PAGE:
Thus the two liquids and the two electrodes can be reversed in position yielding four ways to practice the invention. The electrical power consumption is decreased (measured by kilowatt hours of power per pound of acid collected) by adding a small quantity of acid or salt to the water prior to initial operation. This increases current flow and reduces heating losses. The apparatus has been exemplified with sulphuric acid but it works quite well with other acids such as hydrochloric acid.

The process creates small bubbles of hydrogen and oxygen at the respective electrodes. The bubbles inside the tube are swept along with the flow while those on the exterior rise to the surface. The bubbles congregate and collect into larger bubbles in the nonwoven layers and migrate through them upwardly. Bubble movement agitates the liquid in and near the nonwoven layers which assists in distributing the transferred ions away from the diaphragm.

The multilayered material of the present disclosure can thus be formed into almost any shape. It is pliable and flexible and therefore lends itself easily to configuration. Moreover, it can be constructed into a shape through the use of acid proof adhesives.

The nonwoven material is made of one or two separate layers. The graphite impregnation into the material can be controlled in depth; accordingly, one layer will suffice. It is not essential that the graphite impregnated felt layer be spaced from the permeable acid proof polypropylene microporous material. It is helpful that the electrode action be spaced a few mils (5 to 20 mils in the preferred embodiment) to dilute the ion movement. This avoids excessive ion movement at discontinuities of the graphite electrode which excessive ion movements might damage the diaphragm. This also distributes the ions and bubbles in the solution, thereby cleaning the pores of the nonwoven electrodes.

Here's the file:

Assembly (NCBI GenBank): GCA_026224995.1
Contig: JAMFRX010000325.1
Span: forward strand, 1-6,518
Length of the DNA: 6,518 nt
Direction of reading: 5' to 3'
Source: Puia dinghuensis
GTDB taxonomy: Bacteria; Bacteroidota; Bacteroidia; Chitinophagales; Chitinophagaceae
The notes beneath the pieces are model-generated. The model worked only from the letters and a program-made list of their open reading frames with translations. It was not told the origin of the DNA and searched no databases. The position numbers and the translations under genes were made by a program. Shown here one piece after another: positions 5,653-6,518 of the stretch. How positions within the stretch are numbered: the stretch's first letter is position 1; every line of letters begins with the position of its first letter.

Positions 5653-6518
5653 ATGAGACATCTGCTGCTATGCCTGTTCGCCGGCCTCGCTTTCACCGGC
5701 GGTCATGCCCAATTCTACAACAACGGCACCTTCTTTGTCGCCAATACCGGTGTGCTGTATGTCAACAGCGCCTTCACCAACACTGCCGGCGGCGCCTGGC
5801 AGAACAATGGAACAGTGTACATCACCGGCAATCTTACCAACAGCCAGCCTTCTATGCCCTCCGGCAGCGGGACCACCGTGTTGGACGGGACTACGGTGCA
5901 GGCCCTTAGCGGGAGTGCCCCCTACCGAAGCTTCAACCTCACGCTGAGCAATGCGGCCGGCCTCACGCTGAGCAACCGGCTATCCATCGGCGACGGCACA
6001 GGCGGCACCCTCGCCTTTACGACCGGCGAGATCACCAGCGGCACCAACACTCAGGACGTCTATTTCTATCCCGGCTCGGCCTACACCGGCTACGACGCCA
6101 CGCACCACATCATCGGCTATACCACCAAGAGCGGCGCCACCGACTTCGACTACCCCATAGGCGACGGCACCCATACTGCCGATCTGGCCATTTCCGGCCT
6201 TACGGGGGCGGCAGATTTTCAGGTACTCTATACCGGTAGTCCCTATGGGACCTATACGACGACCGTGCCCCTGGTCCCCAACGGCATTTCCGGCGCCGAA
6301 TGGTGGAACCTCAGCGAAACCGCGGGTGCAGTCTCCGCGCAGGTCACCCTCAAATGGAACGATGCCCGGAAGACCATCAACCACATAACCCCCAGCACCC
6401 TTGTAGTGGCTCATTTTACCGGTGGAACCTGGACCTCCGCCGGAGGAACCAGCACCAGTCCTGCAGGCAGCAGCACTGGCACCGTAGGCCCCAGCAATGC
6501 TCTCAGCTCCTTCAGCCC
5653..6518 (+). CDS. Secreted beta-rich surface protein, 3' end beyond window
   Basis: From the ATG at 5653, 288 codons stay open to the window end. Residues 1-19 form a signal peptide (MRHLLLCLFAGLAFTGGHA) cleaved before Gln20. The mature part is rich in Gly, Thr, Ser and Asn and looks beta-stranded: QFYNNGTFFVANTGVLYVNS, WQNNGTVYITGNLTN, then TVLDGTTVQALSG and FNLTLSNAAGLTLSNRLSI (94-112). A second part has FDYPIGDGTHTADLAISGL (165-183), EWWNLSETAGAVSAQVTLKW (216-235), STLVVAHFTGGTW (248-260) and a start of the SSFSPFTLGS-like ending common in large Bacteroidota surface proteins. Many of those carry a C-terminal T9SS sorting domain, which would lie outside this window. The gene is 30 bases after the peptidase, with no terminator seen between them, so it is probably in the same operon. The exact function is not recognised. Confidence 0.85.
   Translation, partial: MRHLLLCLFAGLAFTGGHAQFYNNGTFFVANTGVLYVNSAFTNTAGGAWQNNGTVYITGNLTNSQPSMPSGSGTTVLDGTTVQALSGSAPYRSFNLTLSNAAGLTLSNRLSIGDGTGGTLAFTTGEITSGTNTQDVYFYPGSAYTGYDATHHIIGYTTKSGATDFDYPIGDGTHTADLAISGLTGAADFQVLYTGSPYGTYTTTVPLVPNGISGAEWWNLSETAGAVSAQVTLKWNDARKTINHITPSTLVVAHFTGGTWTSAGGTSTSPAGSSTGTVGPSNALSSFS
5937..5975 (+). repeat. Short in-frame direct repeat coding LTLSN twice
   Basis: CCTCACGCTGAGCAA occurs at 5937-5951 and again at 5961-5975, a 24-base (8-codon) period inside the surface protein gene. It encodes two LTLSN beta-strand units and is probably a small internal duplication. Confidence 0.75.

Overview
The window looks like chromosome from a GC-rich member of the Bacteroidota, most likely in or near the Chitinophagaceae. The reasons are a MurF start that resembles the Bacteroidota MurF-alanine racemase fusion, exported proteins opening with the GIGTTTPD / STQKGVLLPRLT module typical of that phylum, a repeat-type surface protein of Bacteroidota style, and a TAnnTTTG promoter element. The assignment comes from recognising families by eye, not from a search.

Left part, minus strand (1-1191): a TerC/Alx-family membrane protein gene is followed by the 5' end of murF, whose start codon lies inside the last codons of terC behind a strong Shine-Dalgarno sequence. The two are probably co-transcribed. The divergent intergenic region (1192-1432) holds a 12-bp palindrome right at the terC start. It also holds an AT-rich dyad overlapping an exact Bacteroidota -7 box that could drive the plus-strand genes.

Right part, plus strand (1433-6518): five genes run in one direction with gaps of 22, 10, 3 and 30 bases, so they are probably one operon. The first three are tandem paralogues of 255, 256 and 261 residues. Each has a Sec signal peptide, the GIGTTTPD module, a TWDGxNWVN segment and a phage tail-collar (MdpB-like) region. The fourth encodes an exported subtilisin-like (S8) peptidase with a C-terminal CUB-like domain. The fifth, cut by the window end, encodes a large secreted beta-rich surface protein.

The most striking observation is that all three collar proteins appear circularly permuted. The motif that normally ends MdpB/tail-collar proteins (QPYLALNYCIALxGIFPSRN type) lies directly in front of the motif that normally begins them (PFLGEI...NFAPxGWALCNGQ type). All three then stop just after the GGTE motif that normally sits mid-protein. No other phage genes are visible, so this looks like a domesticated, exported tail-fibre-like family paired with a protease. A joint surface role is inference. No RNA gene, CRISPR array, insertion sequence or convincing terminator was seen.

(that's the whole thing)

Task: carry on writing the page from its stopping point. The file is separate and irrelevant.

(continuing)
The foregoing is directed to the preferred embodiment but the scope thereof is determined by the claims which follow.

Patent Citations
Cited PatentFiling datePublication dateApplicantTitle
US3389200 *Mar 30, 1966Jun 18, 1968Dow Chemical CoProcess for producing compressed vermicular graphite structures
US3413239 *Mar 3, 1966Nov 26, 1968Dow Chemical CoVermicular graphite structures and method of making
US3507773 *Dec 27, 1966Apr 21, 1970Kimberly Clark CoElectrode for use in electrolytes
US3619286 *Dec 18, 1968Nov 9, 1971Budd CoCast graphite electrodes for edm applications
US3694281 *Apr 28, 1969Sep 26, 1972Pullman IncProcess for forming a diaphragm for use in an electrolytic cell
US3704221 *Nov 9, 1967Nov 28, 1972Charles Roland MccullyMedium for ionic transport
US3859195 *Oct 17, 1973Jan 7, 1975Du PontApparatus for electrochemical processing
US3915822 *May 22, 1974Oct 28, 1975Grace W R & CoElectrochemical system with bed sections having variable gradient
US3984303 *Jul 2, 1975Oct 5, 1976Diamond Shamrock CorporationAlkali metal halides
US4040938 *Mar 18, 1975Aug 9, 1977Peter Murday RobertsonElectrode arrangement for electrochemical cells